Pianist Cameron Grant accompanied Tiler Peck and Gonzalo Garcia onstage in Robbins' Other Dances. Unrushed, Peck and Garcia's lingering gazes and tender port des bras filled their partnership with both flirtation and melancholy. Robbins deconstructed folk steps in acknowledgement of Chopin's score with flexed feet, skipping, hands on hips, a slap of the floor and tapping of toes. In his solo, Garcia's gargouillade dangled in the air, so natural and free. Together, Garcia and Peck achieved delightful sensuality as he supported Peck in suspended développé turns. Peck's playful sparkle slowly emerged from her winding and unwinding soutenus to the ending lift as her skirt fell over Garcia's head, which she laughingly pulled down even as he stoically continued a blind lift.

 

 

 



#8 dirac

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Posted 01 June 2014 - 05:19 PM

A review of Oregon Ballet Theatre in 'Create' by Aaron Spencer for Willamette Week.

 

It’s not the first time the dancers have done something like this; the company holds public rehearsals in its studio all the time. But for this, the company’s Create program, the dancers have a larger stage—and audience. The idea is to show the work of learning a piece, to highlight how dancers must attend to intricacies that an audience might overlook in the final, perfected performance. The creative process also gets a spotlight: Seven dancers show works in progress they’ve set on the company.

 

 



#9 dirac

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Posted 01 June 2014 - 05:21 PM

A review of American Ballet Theatre in 'La Bayadere' by Alastair Macaulay in The New York Times.

 

Ms. Smirnova comes with all the right ballerina equipment: raven hair, long neck, noble features, eloquent eyes, tapering limbs, skill in both adagio and allegro aspects of technique. She’s the soulful type: She seems at first a throwback to the renowned Olga Spessivtseva, whose career began almost exactly a century before hers. She brings individual inflections to many moments; you don’t take your eyes off her for a second. And yet she doesn’t seem stretched or even fully engaged by her role; she’s holding too much in reserve.

 

 



#10 dirac

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Posted 01 June 2014 - 05:22 PM

A preview of Ballet Coeur d'Alene's "Adalia" by Adrian Rogers for The Spokesman-Review.

Brooke Nicholson – the studio’s artistic director and a former dancer for San Francisco’s Smuin Ballet, the New York City Opera, the Boston Ballet and other companies – adapted an “obscure little story” by the Brothers Grimm to write the ballet.

 

The result is “kid-friendly,” Nicholson said, “but not exactly pink sparkles.

 



#11 dirac

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Posted 01 June 2014 - 05:23 PM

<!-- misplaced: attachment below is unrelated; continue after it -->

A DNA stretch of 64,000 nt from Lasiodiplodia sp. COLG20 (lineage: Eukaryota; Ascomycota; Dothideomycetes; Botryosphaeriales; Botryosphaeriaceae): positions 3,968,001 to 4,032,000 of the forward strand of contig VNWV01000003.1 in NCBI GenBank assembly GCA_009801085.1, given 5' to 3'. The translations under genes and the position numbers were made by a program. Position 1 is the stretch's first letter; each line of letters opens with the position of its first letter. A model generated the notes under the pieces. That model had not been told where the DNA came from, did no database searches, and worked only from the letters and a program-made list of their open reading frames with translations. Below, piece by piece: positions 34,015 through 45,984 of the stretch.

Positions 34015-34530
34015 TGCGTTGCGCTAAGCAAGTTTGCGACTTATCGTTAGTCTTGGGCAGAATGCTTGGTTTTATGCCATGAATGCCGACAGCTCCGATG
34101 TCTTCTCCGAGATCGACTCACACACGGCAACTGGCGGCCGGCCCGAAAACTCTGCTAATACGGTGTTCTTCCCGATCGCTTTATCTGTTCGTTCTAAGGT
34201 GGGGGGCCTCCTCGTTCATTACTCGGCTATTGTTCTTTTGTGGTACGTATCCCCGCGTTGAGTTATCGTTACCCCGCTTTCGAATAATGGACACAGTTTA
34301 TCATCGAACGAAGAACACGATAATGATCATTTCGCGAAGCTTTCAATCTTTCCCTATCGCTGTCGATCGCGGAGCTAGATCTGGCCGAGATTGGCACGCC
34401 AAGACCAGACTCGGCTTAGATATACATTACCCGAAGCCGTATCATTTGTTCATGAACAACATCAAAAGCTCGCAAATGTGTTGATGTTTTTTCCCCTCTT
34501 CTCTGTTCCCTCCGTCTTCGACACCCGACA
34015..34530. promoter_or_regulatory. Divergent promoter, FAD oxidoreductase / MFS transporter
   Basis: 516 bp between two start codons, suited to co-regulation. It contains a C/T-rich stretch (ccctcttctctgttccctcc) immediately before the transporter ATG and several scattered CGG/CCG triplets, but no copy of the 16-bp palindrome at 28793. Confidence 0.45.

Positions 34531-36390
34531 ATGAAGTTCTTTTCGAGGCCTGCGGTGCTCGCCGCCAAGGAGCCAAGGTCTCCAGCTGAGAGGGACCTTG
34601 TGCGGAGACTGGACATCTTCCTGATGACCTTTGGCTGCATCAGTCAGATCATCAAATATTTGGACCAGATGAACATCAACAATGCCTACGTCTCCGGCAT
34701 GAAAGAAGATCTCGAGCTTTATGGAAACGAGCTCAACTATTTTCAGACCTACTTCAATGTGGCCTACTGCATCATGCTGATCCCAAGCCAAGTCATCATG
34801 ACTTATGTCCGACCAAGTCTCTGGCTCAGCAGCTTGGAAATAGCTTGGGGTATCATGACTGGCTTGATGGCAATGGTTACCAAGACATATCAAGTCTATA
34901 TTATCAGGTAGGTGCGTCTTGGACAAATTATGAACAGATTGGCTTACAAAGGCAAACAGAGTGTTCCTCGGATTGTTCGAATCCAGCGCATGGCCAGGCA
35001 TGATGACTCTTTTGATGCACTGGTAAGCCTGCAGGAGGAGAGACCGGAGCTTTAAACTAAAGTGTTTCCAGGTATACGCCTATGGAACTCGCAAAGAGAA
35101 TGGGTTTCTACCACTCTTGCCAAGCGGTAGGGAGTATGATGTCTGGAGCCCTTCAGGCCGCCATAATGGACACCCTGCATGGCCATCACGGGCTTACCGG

Texas Ballet Theater wraps up its season with "Swan Lake."

 

It’s definitely a risk for Texas Ballet Theater to close its season with such an infamous ballet, but if dress rehearsal on Thursday was any indication audiences are in for a well-balanced performance. The opening party scene in the woods started off a little rocky, but quickly gained momentum. At first, the dancers’ pantomiming felt a bit forced and Principal Dancer Lucas Priolo’s stage entrance lacked energy. But as the scene progressed the dancers began to lose themselves in the movement and story thanks in part to the live accompaniment provided by the Fort Worth Symphony Orchestra—the first time TBT has has live orchestra accompaniment since 2008.

 

 



#12 dirac

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Posted 01 June 2014 - 05:26 PM

A review of Robert Moses' Kin by Alice Kaderlan in The Seattle Times.

 

Rounding out the program are excerpts from another Moses ballet, “Nevabeawarldapece” (there will never be world peace), works by two other choreographers — former Kin member Bliss Kohlmeyer and former Alonzo King LINES ballet dancer Gregory Dawson — and the performance of a project that Moses calls “Draft.”

 

Both the Kohlmeyer and Dawson pieces have moments of beauty, but they get lost against the more demanding, polished Moses ballets

 

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#13 dirac

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Posted 01 June 2014 - 05:28 PM

The Sarasota Ballet presents Will Tuckett's "The Secret Garden."

The child-friendly ballet, which includes a narrator and oversized puppets, is set to a commissioned score by Jeremy Holland-Smith. British playwright Alasdair Middleton wrote the libretto and sets and costumes have been designed by Tim Meacock, best known for bringing "Hansel & Gretl" and "Jack and the Beanstalk" to life on stage in England.